vendredi, février 22, 2008

Sermon for Second Sunday in Lent

Meditation puts the soul in the presence of God and predisposes it to prayer. Devout thought engenders prayer. I would say that it engenders prayer naturally as its natural and logical consequence, but let us not forget the absolute necessity of grace. In fact nature and grace collaborate together, the first one needing the second one in order to reach God.
On a natural level, when two or more persons are gathered together, a dialogue generally follows between them. A dialogue means a certain reciprocity on each part, a certain ability to listen to the other and then communicate to the other. A fruitful dialogue also needs a good disposition on each part. There are some social conventions and rules of courteousness that would be preferable to follow in order to set a good basis for a dialogue. For example, I personally hate to receive a phone call and hear the person ask something without introducing himself first. In this kind of situation, I am usually not very well disposed to establish a dialogue and consequently I am not inclined to respond to your request in a favorable manner. Politeness is a mark of respect toward others, and as such is not stranger to the virtue of charity. Let us not forget this!
Let us now suppose that you have to meet someone important such as a Bishop, or the Governor. Let us suppose that you have an important request to ask him. You would certainly take a particular care in your behavior and give some importance to every little detail: how you are dressed, what you say and so forth. Even though your request is legitimate, you may obtain a refusal just because you do not express yourself well or show proper respect. If you think that everything is due to you, you might be deceived and disappointed.
What is true on a horizontal level between men is a still stronger and more certain reason on a vertical level between men and God. You cannot enter into communication without certain rules and a good disposition. First you have to know to whom you are speaking when you speak to God. We can read in the Epistle to the Hebrews that it is a fearful thing to fall into the hands of the living God. (Heb.10:31) Fear is necessary if you want to approach God.
Here we have to avoid two opposite pitfalls. The first one, which unfortunately is common today, is to reject the notion of fear. A certain contemporary preaching, which is more directed to sentimentality than of a sound theology, has accustomed us to a certain casualness in manner toward God.
The desecration of the liturgy in so many places certainly does not encourage the faithful to have the proper respect for God. The liturgy is really instructive and has the wonderful ability to forge some habits of prayer, for the best, when it is conformed to the teaching and the mind of the Church, or for the worst when it is the fruit of the creative imagination of various individuals. When you are at church, you should remember the words of the liturgy of the dedication: Terribilis est locus iste – This place is terrible; this is the house of God and the door of heaven.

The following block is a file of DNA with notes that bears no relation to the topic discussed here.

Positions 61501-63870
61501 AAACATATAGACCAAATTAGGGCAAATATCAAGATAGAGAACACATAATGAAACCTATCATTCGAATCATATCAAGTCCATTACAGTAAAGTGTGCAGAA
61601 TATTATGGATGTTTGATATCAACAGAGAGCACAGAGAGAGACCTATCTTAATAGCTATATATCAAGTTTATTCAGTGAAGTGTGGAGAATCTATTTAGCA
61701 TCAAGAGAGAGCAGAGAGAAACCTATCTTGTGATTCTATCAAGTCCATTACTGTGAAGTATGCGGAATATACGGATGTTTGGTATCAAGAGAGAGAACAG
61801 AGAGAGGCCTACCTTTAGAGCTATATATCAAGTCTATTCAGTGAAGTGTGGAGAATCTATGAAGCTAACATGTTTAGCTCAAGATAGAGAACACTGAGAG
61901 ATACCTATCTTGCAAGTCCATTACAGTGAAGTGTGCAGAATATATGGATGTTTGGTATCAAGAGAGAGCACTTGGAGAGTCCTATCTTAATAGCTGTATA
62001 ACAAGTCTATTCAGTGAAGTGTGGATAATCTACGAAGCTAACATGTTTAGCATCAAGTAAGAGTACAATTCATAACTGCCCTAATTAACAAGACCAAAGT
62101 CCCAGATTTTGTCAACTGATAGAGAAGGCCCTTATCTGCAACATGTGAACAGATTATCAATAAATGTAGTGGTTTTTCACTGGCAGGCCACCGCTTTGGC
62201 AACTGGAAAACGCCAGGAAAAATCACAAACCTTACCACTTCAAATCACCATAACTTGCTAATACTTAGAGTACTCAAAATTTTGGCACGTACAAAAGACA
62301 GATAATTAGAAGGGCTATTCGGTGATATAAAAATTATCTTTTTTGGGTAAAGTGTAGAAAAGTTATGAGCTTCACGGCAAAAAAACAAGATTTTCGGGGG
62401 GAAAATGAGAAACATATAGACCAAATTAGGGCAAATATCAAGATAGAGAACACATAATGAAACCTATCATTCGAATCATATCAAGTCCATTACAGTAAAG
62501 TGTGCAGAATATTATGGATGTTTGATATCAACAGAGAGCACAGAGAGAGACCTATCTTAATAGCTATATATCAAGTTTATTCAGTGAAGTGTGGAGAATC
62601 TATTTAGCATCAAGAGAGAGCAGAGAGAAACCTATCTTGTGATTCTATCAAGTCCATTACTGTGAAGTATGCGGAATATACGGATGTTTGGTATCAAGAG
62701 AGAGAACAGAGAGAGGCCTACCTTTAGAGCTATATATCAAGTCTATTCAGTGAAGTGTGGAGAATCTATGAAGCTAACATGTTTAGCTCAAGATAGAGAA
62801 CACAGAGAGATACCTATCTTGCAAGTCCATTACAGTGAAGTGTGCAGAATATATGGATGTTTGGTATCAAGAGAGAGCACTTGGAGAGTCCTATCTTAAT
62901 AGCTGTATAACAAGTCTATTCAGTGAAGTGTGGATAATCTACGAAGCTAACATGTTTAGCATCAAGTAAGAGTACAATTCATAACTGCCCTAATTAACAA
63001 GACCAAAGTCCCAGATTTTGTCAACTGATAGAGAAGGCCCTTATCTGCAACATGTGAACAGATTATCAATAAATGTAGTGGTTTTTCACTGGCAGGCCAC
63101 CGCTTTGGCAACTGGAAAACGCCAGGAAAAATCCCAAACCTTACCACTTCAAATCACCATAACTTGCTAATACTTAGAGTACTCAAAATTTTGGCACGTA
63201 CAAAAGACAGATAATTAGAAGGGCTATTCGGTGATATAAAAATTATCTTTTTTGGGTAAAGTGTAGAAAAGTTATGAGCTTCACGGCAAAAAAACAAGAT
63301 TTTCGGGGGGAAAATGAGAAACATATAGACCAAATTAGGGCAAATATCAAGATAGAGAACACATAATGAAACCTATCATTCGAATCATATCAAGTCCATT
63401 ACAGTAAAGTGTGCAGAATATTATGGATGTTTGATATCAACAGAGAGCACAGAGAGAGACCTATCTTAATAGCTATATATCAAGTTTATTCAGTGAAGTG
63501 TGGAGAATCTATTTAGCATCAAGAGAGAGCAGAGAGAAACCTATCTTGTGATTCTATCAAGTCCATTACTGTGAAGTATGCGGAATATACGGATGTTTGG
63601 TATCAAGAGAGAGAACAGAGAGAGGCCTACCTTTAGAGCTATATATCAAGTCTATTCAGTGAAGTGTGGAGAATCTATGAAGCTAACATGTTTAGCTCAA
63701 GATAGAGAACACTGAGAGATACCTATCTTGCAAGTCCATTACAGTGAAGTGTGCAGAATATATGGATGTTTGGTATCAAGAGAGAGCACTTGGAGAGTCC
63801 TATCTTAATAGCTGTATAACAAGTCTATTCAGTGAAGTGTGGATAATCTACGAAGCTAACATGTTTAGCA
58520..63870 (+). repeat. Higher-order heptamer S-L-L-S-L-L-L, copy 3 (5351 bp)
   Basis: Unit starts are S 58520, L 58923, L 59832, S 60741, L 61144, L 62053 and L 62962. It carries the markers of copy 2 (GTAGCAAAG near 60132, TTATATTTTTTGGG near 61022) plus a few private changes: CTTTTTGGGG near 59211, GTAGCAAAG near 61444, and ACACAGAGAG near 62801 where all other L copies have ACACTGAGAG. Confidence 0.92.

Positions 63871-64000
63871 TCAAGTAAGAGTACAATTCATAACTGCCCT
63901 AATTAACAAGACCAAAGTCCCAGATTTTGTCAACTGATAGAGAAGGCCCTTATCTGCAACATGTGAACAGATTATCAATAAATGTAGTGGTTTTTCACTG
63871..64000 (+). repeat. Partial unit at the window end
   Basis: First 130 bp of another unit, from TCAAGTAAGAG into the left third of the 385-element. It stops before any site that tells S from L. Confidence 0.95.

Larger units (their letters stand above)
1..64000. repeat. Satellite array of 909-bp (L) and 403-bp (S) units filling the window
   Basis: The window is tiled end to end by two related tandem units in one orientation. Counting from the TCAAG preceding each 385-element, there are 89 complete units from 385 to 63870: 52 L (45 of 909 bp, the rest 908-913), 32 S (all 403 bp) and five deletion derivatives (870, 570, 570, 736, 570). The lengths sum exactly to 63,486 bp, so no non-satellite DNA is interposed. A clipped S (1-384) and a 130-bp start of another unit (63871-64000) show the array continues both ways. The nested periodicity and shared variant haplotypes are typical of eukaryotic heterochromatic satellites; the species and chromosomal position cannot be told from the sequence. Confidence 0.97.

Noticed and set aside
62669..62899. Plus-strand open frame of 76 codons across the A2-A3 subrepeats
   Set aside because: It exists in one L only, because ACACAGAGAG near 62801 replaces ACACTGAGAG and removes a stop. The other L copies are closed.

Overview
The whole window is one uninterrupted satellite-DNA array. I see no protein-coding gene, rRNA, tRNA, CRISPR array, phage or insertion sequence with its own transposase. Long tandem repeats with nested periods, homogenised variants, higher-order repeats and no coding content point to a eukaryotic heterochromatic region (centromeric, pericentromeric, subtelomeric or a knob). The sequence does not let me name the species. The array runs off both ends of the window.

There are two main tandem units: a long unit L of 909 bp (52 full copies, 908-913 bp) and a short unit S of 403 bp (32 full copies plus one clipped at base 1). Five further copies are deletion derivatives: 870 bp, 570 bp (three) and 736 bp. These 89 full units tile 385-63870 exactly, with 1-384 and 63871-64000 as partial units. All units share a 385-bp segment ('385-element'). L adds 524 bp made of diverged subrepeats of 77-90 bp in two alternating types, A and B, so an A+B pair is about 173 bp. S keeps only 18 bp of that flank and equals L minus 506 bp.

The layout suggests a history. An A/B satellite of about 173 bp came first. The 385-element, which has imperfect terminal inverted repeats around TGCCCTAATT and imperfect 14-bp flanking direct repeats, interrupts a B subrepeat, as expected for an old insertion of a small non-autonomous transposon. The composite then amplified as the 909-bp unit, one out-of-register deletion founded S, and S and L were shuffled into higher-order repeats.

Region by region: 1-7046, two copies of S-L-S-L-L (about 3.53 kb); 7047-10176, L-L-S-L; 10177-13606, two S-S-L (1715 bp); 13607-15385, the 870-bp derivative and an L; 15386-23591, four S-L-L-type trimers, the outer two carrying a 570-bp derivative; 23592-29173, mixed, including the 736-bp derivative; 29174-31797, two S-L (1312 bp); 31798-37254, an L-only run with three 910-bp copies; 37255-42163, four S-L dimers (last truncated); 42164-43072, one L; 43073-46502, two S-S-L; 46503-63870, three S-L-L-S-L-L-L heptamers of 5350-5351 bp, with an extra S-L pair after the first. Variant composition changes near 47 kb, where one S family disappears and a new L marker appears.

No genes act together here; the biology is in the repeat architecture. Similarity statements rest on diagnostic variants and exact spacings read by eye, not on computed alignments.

Today’s gospel shows us the disciples in the presence of the Lord when He was transfigured. Saint Matthew reports that they fell upon their face and were very much afraid. Certainly for us, we do not see the power of God, but we should recognize it in our faith and approach Him with fear and humility.
The opposite pitfall would be to over emphasize the fear that we should have. God is certainly the King of tremendous majesty, as we say in the liturgy of the dead, but He is also our Father. It is a filial fear that we should have, which means that it has to be marked with love. It is the fear given by the acknowledgment of our indignity due to our condition as sinners, but this fear does not exclude confidence. Yes, I am not worthy to appear in front of God, but I know that if I go to Him with humble feelings, He will listen to me. Like the prodigal son, who certainly feared his father, we know that if we return to Him with a good disposition of soul, God will not reject us. Thus, confidence leads to other feelings of gratitude and love and gives us a genuine peace.
With such feelings, we can start or continue our ascension toward Mount Thabor. A deep and regular life of prayer is necessary to reach the top of this mountain and to see our Lord in His glory. This ascension is hard and requires constant effort, because you cannot stop on the way. If you stop, you immediately begin to descend to the valley. In the spiritual life there are only two possibilities: you progress in the love of God or you turn away from Him, but there is no stationary stage.

Going to the Mount Thabor in order to see Jesus. Prayer is our ascent!

Yes, it is a difficult ascent, but once you are on the top, you will realize like Saint Peter, how good it is to be there. So, may Our Lady encourage us and push us toward the top of the mountain. When our ascending seems to be too hard, when we are tempted to say that it is not possible, when we are discouraged and about to give up everything, let us invoke her and ask her to seize us from this valley of tears and to lead us to the top of the mountain of the Beatitudes.

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